An example of a prediction:
“Looks like we’re heading for La Nina going into Winter. That means I expect 2018 will not average much different from 2017, both close to 2015 level. Then a probable new record in 2019.”
How does anyone know which way the ENSO behavior is heading if there is not a clear understanding of the underlying mechanism? 
For the prediction quoted above, the closer one gets to an peak or valley, the safer it is to make a dead reckoning guess. For example, I can say a low tide is coming if it is coming off a high tide — even if I have no idea what causes tides.
Yet, if we understand the mechanism behind ocean tides — that it is due to the gravitational pull of the sun and the moon — we can do a much better job of prediction.
The New York Times climate change reporter Justin Gillis suggests that climate science can make predictions as well as geophysicists can predict eclipses:
https://www.nytimes.com/2017/08/18/climate/should-you-trust-climate-science-maybe-the-eclipse-is-a-clue.html. And there is this:
Yet, if climate scientists can’t figure out the mechanism behind a behavior such as ENSO, everyone is essentially in the same boat, fishing for a basic understanding.
So what happens if we can formulate the messy ENSO behavior into a basic geophysics problem, something on the complexity of tides? We are nowhere near that according to the current research literature, unless this finding — which has been a frequent topic here — turns out to be true.
In this case, the recent solar eclipse is in fact a clue. The precise orbit of the moon is vital to determining the cycles of ENSO. If this assertion is true, one day we will likely be able to predict when the next El Nino occurs, with the accuracy of predicting the next eclipse.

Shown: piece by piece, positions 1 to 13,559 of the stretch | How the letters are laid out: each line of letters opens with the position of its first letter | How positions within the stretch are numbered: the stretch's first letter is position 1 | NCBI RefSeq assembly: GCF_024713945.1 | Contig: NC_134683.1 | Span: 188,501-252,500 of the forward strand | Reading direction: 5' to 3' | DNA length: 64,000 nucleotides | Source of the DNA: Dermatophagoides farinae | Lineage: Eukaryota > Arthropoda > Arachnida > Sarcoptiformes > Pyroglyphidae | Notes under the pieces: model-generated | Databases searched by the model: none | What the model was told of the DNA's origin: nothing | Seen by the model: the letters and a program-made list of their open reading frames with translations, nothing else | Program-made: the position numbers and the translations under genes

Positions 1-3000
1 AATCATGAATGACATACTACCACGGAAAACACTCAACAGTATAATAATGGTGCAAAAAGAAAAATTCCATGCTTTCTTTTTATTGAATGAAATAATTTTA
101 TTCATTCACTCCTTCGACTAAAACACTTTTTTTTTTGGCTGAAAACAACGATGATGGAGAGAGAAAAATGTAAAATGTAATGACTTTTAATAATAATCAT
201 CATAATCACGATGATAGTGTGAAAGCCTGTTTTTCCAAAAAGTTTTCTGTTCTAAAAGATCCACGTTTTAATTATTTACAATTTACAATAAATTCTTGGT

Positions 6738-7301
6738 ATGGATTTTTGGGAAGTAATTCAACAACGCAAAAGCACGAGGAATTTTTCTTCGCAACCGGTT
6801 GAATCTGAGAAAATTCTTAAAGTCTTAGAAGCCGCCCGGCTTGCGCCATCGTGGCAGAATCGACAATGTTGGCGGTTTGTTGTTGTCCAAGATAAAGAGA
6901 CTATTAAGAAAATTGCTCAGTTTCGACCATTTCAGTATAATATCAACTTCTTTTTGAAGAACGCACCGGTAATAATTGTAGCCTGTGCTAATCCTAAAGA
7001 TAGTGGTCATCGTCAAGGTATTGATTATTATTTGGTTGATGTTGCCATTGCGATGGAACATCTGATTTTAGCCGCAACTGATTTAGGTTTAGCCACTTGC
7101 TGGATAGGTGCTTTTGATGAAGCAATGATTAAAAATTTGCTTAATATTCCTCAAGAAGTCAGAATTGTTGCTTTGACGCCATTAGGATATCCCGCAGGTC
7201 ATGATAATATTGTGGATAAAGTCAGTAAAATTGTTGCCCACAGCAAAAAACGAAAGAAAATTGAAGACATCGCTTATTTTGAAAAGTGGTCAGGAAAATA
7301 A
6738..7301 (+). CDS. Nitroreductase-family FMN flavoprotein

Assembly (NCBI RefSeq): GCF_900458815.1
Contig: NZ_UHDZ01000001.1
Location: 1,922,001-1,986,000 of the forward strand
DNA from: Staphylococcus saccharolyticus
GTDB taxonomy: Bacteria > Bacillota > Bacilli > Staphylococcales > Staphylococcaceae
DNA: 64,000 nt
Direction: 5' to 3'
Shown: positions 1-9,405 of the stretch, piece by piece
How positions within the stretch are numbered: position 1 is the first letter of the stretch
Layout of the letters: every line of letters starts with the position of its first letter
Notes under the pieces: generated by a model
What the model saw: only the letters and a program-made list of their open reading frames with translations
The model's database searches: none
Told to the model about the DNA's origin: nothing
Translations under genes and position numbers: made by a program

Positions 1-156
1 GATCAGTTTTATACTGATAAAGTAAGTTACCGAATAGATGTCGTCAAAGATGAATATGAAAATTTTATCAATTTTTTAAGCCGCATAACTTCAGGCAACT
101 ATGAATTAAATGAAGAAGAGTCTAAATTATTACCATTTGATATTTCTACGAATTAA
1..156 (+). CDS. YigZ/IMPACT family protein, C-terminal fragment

Consider one common explanation invoking winds. In fact, shifts in the prevailing winds is not a mechanism because any shift or reversal requires a mechanism itself, see for example the QBO.
10 thoughts on “Should you trust climate science? Maybe the eclipse is a clue”
Shorter: Tides, yes. Eclipses, yes. ENSO, no. Why?
Geophysics constraint is to set correlation coefficient to at least 0.75 for the lunar forcing calibration. Let the amplitudes vary within that constraint on an ENSO training interval. It will reproduce the profile outside the training:
“QBO may help trigger eastward flow”
Now you’re talking. QBO is clearly forced by the nodal lunar cycle, which is also the main ingredient behind ENSO forcing. This provides either a common mode or a cooperative mechanism, whereby QBO winds and lunar forcing reinforce ENSO.
Not widely appreciated, but tides are a significant contribution to ocean circulation:
“In any case, tidal mixing (including internal waves due to tidal flow) may be the most important energy source driving the thermohaline circulation. Without tidal mixing, there would be virtually no stratification or motion in the deep ocean. For example, a large basin without midocean ridges, or an imaginary planet earth without the moon would have a dramatically different thermohaline circulation and climate. “